Phil:Hey guys it’s Phil from smilinggardener.com. If you haven’t picked up my free online organic gardening course, you can do that right on the home page of smilinggardener.com.
Generally speaking, almost anything that was once alive can go in when making a compost bin.
Though you probably want to avoid large amounts of meat, too much dog and cat waste, and obviously anything toxic.
I avoid pernicious weeds like quack grass and bindweed, which might survive the organic composting process and spread around my garden. Other weeds are okay.
You might also want to think about whether there are any large critters in your area who would enjoy eating your compost pile (rats, raccoons, bears...), and either avoid putting in materials that will attract them or build a bin they can't get into.
When making compost, I don't use genetically modified materials, because those pesky little genes, once transplanted into a different organism from the one they started in, tend to feel restless in their new home and are more likely to jump ship and find their way into other organisms in your garden...
The basic organic composting ingredients are plants (such as leaves, weeds, grass clippings, and straw), manure, and food scraps.
You may have heard talk about "greens" and "browns." This refers to the relative proportions of carbon and nitrogen in each material, not to their actual color.
"Greens" are relatively higher in nitrogen, like horse manure or especially other manures such as chicken manure (even though they're brown!), fresh grass clippings, seaweed, and kitchen scraps.
"Browns" are higher in carbon, like straw/hay, leaves and sawdust or wood chips.
Plant materials fall in different places along this spectrum. You can find tables online, although they don't all agree with each other.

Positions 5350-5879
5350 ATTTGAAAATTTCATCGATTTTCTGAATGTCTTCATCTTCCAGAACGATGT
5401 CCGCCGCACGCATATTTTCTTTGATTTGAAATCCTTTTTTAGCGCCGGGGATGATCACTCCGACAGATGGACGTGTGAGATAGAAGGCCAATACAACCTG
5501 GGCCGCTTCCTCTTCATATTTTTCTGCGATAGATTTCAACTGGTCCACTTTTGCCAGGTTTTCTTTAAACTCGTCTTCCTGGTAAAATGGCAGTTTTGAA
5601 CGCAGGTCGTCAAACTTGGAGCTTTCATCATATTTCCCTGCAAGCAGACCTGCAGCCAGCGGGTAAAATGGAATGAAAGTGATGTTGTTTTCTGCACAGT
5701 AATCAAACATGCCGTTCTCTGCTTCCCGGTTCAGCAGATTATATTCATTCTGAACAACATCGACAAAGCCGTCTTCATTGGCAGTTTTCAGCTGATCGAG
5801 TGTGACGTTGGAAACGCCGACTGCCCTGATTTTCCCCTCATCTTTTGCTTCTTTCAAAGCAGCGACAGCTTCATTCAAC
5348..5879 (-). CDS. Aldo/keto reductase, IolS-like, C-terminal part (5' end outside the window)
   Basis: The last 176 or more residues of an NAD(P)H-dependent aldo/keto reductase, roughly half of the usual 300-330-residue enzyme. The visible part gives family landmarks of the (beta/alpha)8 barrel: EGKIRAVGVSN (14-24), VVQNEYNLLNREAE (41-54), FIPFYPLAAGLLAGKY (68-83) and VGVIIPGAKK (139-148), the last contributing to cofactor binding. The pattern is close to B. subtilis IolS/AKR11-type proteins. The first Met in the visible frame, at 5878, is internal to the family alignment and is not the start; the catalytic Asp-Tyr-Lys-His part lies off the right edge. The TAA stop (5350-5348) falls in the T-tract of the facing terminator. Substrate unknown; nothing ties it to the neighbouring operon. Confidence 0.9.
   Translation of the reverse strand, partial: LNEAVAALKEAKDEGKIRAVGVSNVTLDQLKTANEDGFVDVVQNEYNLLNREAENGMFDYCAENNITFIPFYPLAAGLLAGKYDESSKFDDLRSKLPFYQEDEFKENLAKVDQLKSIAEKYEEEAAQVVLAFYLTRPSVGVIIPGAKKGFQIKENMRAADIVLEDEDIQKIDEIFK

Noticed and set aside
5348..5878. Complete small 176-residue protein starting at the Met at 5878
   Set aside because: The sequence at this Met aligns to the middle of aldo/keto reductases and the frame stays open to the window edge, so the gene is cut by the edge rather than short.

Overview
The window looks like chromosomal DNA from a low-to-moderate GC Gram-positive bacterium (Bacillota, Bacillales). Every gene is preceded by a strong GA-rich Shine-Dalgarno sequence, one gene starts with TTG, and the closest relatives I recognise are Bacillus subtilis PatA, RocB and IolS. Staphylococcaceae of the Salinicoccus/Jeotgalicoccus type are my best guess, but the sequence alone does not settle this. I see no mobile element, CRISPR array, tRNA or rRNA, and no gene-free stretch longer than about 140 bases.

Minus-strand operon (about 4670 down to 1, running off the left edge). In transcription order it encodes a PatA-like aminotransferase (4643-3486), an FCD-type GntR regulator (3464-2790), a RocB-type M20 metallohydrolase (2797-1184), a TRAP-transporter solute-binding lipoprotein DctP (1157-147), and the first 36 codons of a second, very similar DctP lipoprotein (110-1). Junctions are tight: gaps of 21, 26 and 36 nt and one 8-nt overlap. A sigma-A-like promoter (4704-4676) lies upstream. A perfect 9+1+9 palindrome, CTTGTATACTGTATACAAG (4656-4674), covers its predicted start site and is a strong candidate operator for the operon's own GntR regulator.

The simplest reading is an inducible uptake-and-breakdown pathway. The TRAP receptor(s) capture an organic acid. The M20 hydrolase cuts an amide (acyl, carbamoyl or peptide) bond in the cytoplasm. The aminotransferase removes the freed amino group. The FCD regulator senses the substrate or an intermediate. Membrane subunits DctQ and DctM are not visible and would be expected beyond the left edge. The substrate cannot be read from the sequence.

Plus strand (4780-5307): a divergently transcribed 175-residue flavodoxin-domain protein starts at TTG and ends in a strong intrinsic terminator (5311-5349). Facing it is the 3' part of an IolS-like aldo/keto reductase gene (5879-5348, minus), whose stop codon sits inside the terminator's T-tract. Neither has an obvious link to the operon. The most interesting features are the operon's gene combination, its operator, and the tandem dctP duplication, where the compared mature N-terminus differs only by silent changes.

Higher-nitrogen materials tend to be softer and more pliable, while higher-carbon materials feel more stiff and woody.
You want a ratio of somewhere between 2:1 and 4:1 browns to greens, by volume. Too much carbon, and your organic compost will be slow; too much nitrogen, and it risks getting anaerobic, smelly, or even too hot.
The more diverse your feedstock, the more diverse the nutrients and microbes will be in your finished compost...
For a nice hot compost pile, the ideal size is between 3'x3'x3' and 5'x5'x5'. I'm leaning a little more to the bigger side these days.
Too small and it won't get hot enough, so weed seeds won't be killed. Too big and the center won't get enough air to keep the process aerobic.
The main way to get air into your compost pile is to turn it.
You can do this as soon as the compost cools down after a week or so, or you can turn it once or twice a season, depending how your desire for fast organic compost and burly shoulder muscles balances with your basic human laziness.
Making compost that stays hot by turning it often can be done in as little as a few weeks if you've found a way to chop up all your materials into small pieces.
But I usually like to turn it just a couple of times throughout the season even if it takes 8 months to finish, because in addition to the fact that it's less work, it retains more nutrients that way.
It depends what your goals are. Turning more often keeps it hotter and hence faster, while leaving it alone allows it to generate more humates and off-gas fewer nutrients, and it encourages more diverse beneficial microbes.
The next step for how to compost is to get the right moisture level. The cliché is "as wet as a wrung-out sponge."
If your materials are dry when you're building it, you'll want to water the layers as you go. Then you can put a tarp over it once the ingredients are all in, or just top it with a layer of straw to keep moisture in or out as needed. In summer you may need to water it a few times.
Don't be surprised if your beautiful compost pile shrinks down to as little as a third of its original size.
That's just the microbes doing their job, turning your waste materials into an alchemical elixir that keeps your garden healthy and thriving.
What did I miss? Ask me your organic composting 101 questions or upload a photo of your compost bin down below in the comments so people can get some ideas (when you click into the 'reply' box, there's a little icon that shows up inside that box which allows you to upload images).